I'm so excited to bring you this free quilted tote bag tutorial because I'll be the first to admit that I'm a bag lady. Big bags, little bags, bags inside other bags, you name it, there's just something so exhilarating about having the perfect bag for every outfit and occasion.
But I recently realized I was missing something, a big tote bag – perfect for bringing my laptop along for the day or holding my most recent Target purchases. I just wasn't finding what I wanted, so it seemed perfect to write this as I was making one for myself!
This beginner-friendly quilted tote bag tutorial features blocks from the Modern Fans quilt pattern. If you've never made a Modern Fans quilt before, consider this the perfect "first date" to give these curvy blocks a trial run.
This bag is basically all of the fun of sewing curves, but without the quilt-sized commitment. (Spoilers, you'll probably fall in love, sew up a whole Modern Fans quilt, and live happily ever after.)
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Quilted Tote Bag Tutorial: Fabric
- Main exterior (and back of tote): ⅔ Yard
- Lining: ⅔ Yard
- Handles: ¼ Yard (not FQ)
- Fabric for blocks: Once you see the templates included in the pattern, you'll see you don't need very much fabric for these, especially if you want to mix and match lots of fabrics. I'd say that ¼ Yard or 1 FQ of each color would be plenty.
- Batting or fusible fleece: ¾ Yard (If you don't want a super floppy tote bag, I recommend using two layers of fusible fleece, or two layers of batting to give the tote a bit more shape. For this, you would need 1 ½ Yard instead of ¾)
Basic Sewing Supplies
Optional Supplies (that'll make things easier)
- RST = right sides together
- WST = wrong sides together
- WOF = width of fabric
- FQ = fat quarter - a pre-cut of fabric measuring approximately 18" x 21"
- Seam allowance = 1/4" for piecing the blocks, but 1/2" for construction of the tote
Step 1: Create 4 Modern Fans Blocks
Using your handy-dandy Modern Fans pattern, create four blocks to form one circular unit. If this is your first time sewing these blocks (or even if it's not), here's a lovely video tutorial that explains the block construction step-by-step.
Once you've finished your block, you're ready to move on to Step 2 of this quilted tote bag tutorial!
Step 2: Add the Sashing
Head over to page 5 of your Modern Fans pattern, and add the side sashing (main exterior fabric) as if you were making a pillow with ONE MAJOR ALTERATION: Instead of the listed size for the bottom sashing piece, use a piece that measures 5 ¾" x 19". Once the sashing is sewn on, trim so that your piece measures 19" x 22".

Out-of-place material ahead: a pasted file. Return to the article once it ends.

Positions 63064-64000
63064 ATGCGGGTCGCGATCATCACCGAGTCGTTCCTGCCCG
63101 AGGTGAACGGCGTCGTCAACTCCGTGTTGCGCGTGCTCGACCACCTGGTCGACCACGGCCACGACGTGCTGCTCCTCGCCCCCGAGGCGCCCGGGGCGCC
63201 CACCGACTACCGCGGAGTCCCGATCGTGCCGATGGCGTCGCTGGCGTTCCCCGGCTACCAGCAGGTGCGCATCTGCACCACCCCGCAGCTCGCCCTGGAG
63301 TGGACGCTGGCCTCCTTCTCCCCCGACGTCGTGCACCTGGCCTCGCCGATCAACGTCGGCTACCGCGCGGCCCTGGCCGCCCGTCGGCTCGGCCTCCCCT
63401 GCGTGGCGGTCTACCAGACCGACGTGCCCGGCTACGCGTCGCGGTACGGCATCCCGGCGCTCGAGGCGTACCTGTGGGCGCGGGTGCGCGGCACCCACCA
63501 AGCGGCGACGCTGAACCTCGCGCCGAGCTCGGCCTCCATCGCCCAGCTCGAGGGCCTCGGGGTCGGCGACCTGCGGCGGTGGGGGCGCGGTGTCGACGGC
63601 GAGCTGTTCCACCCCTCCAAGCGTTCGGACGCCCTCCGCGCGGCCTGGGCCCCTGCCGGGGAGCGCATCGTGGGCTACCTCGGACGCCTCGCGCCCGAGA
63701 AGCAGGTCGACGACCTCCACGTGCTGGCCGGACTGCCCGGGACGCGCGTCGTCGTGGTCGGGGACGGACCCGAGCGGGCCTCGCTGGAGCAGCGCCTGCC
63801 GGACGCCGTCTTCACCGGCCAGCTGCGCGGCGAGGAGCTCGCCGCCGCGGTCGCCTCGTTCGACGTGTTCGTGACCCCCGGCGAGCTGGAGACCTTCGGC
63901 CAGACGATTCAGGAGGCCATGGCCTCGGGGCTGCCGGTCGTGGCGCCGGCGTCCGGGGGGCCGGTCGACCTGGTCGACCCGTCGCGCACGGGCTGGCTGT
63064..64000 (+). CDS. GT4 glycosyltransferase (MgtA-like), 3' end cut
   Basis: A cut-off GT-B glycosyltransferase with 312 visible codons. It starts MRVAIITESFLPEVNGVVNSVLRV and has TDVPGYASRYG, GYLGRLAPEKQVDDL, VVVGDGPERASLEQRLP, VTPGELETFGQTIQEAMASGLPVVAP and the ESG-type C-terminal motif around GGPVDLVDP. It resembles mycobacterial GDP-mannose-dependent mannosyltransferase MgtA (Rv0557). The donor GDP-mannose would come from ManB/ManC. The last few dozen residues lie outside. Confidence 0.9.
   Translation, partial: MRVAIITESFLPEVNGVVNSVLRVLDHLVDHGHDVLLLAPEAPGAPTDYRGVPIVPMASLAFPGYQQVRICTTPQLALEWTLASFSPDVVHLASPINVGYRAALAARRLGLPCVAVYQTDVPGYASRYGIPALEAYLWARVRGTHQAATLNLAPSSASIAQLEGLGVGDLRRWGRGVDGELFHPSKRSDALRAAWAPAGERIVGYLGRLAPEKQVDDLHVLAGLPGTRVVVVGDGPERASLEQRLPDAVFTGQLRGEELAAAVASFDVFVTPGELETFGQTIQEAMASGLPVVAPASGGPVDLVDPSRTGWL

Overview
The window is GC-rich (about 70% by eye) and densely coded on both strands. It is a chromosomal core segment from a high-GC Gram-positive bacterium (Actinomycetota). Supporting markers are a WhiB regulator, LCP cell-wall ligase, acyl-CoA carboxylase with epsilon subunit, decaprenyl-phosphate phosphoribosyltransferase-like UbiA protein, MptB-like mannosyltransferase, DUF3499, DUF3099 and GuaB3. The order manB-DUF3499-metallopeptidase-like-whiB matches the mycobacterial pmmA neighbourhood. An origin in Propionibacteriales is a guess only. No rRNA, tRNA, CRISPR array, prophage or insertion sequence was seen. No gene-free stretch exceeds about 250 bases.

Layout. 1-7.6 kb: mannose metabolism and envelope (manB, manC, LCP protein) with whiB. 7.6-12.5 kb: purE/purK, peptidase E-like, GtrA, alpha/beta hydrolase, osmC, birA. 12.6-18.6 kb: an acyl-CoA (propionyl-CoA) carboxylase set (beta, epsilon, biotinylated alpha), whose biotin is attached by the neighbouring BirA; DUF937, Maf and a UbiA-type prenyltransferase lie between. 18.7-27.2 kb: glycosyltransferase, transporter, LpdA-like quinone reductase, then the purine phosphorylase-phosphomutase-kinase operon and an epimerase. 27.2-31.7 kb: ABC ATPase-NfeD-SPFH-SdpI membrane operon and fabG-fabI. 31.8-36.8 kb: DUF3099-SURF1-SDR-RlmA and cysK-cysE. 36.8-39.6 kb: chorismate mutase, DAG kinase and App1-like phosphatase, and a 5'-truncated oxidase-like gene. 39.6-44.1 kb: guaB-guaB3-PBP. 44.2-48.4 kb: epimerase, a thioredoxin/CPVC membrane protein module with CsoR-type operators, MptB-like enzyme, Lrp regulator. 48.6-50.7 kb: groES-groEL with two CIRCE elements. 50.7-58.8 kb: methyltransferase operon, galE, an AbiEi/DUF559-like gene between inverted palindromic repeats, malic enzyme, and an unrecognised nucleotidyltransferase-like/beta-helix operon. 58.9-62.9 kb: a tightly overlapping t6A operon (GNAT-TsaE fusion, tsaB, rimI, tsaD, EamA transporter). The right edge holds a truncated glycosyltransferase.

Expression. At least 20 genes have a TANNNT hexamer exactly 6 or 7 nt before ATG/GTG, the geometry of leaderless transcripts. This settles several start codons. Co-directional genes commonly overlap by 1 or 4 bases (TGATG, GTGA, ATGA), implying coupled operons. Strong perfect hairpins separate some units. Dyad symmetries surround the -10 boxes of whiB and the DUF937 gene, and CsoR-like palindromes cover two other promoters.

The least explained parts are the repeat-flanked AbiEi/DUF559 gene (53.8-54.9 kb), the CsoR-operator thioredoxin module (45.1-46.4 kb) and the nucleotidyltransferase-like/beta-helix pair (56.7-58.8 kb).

Step 3: Cut the Lining, Back, and Batting
From your main exterior fabric, cut one 19" x 22" piece, and from your lining fabric, cut two 19" x 22" pieces. From your fusible fleece or regular batting, cut two pieces of 18 ½" x 21 1½" (one for the front of the quilted tote bag and one for the back.) If you're like me, and prefer a bit more structure to your tote, cut two more 18 ½" x 21 ½" pieces.
Step 4: Attach the Fusible Fleece
Place the fusible fleece and front piece so that the adhesive (bumpy) side is facing the back of your pieced tote bag front. There are some really lovely instructions that come with fusible fleece, but since I really like to live life on the edge, I've never actually read them and typically just press on medium heat until it adheres to my fabric.
Iron the other piece of fusible fleece to the back of your back piece. (If you are doing two layers, add your second piece of fusible fleece onto the back of the first one.
If you are using regular batting, baste the batting to your pieces however you please, whether that be glue basting, spray basting, or pin basting. If you are using two layers of batting, just double it up.
Check to be sure the fleece or batting is adhered well to the back of your fabric. Since the fleece/batting layer is a bit smaller than the front and back pieces, it will help to reduce bulk in the seams when we are sewing the whole quilted tote bag together.
Step 5: Quilting
Now for the fun part: Quilting! If you've never tried hand quilting, this quilted tote bag tutorial might be the perfect bite-sized project to give it a try on. Although I stuck to machine quilting on mine, I used a hera marker to draw two intersecting diagonal lines, then followed them with my walking foot guide to give my tote a textural crosshatch look.
Quilt the back piece as well.
Step 6: Construct the Exterior of the Tote Bag